“Get a free phone!” and “$199 iPhone!”, the advertisements scream. Not only are free phones not free, they’ll cost you more in the long run than paid phones. Even discounted phones are hundreds of dollars more expensive than full-price phones.

The numbers in the title will vary from carrier to carrier and phone to phone, but we show how we came up with these numbers below. They illustrate how you’re paying more when you buy a phone on contract, even if it doesn’t seem like it at first.

How Cell Phone Contracts Trick You

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By now, most people should realize there’s a catch to all these free and discounted phones — the contracts. That “free phone” may be free on its own, but it will get you locked into a two-year-long contract. You’re not really getting a free phone — you’re getting a phone and two years of cell phone service paid for at $X a month for 24 months. If you want to terminate your contract, you’re forced to pay a cancellation fee — after all, the carrier has to recover the cost of that “free phone.”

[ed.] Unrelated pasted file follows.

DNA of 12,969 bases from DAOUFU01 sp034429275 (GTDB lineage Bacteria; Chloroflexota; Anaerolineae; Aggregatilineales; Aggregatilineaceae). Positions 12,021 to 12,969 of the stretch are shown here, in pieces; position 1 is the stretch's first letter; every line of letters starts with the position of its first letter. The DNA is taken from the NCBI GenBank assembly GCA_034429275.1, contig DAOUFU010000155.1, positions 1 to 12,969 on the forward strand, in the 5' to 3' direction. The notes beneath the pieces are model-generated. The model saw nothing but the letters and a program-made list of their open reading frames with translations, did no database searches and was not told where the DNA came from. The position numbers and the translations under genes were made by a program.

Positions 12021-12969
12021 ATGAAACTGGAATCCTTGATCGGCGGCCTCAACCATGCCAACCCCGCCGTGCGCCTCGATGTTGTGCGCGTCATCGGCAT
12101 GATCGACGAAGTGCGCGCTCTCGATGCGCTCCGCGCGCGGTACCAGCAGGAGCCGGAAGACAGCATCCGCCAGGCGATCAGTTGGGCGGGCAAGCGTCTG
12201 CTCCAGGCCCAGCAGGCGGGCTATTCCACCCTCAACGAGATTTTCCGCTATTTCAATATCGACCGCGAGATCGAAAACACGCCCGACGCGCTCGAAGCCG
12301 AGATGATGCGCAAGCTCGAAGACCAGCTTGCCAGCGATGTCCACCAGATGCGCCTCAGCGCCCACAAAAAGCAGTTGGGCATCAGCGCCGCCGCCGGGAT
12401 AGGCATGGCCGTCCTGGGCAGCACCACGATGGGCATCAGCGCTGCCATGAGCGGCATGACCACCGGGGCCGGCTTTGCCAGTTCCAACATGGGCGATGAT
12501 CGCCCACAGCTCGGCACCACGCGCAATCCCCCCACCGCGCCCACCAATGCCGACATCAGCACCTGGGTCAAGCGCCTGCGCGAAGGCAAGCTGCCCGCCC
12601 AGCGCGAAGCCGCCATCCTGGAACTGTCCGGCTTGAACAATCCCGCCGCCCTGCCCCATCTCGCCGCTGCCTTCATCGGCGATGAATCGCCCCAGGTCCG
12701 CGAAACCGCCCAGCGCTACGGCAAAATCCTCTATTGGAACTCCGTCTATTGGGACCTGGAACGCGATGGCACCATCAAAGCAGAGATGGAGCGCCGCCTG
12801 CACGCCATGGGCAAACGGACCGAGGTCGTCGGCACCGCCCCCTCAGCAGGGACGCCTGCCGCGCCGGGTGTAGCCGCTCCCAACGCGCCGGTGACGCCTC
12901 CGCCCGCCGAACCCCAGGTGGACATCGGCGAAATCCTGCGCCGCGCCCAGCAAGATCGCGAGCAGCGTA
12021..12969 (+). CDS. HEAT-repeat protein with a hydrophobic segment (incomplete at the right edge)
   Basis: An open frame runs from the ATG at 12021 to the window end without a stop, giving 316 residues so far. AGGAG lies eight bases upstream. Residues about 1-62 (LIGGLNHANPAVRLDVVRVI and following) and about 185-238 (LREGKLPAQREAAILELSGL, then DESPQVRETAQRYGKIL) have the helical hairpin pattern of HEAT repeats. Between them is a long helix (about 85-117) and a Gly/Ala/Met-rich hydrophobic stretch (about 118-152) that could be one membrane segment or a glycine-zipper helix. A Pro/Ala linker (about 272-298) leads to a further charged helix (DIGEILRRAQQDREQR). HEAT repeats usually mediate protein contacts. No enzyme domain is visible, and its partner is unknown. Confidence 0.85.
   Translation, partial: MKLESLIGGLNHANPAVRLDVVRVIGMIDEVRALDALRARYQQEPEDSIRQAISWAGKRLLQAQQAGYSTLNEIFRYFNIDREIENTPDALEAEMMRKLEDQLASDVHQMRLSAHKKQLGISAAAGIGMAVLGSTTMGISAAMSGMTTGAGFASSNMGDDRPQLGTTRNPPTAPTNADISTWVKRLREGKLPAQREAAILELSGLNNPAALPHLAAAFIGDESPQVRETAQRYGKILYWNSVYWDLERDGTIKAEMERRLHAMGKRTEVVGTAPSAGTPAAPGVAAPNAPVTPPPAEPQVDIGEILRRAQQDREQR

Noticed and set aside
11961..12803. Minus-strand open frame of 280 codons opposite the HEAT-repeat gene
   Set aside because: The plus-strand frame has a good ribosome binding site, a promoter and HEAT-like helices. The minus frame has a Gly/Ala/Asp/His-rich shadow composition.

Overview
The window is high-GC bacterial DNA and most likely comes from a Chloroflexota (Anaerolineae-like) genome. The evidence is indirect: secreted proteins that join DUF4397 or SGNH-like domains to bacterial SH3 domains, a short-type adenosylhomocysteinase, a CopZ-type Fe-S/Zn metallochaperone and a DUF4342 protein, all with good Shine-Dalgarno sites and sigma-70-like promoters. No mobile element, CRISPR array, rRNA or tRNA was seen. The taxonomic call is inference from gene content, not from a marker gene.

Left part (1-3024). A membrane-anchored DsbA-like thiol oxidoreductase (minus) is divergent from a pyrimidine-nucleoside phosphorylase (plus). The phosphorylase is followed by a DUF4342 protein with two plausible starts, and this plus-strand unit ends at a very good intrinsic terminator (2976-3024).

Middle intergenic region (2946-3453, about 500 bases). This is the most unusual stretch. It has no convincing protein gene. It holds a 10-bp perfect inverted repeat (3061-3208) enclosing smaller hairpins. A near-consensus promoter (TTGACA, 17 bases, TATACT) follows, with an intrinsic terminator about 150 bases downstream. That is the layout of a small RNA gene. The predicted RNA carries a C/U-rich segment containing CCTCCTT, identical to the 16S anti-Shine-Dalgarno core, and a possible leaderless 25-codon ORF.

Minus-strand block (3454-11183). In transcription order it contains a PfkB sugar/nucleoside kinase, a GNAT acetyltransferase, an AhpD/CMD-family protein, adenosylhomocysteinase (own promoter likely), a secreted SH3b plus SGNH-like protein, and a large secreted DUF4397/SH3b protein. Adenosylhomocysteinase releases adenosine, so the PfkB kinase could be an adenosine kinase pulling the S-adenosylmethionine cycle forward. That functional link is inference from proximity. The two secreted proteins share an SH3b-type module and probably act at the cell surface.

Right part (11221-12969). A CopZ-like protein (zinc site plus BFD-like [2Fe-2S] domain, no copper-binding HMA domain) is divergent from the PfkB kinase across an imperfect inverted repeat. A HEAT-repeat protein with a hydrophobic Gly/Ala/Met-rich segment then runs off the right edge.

In other industries, this sort of advertising would be laughed at. How would you feel if someone offered you a “free television” that required you sign a two-year cable-TV contract that costs an extra $30 per month? You’d be trapped in a contract and end up paying $720 for that “free” $500 television over the course of your two-year contract. That’s what’s happening with cell phone contracts.

The Hard Data

Let’s take a look at now much these free phones actually cost. AT&T now offers a discount if you’re not on a contract — in other words, you save money on your monthly bill if you skip the “free phones” or “discounted” $99 or $199 phones. AT&T will lower your bill by $15 per month with  cheaper plans and $25 per month with more expensive plans.

Let’s say you picked up a “free phone” and a 2 GB monthly share value plan from AT&T. You’d pay $80 per month. On the other hand, if you paid full price for a phone and didn’t get it on contract, you’d pay $65 per month for the same service.  Over two years, that’s a difference of $360 that you’d save on a contract. If you picked up a cheap smartphone off-contract — like Motorola’s $199 Moto G — you’d save money over the course of the contract.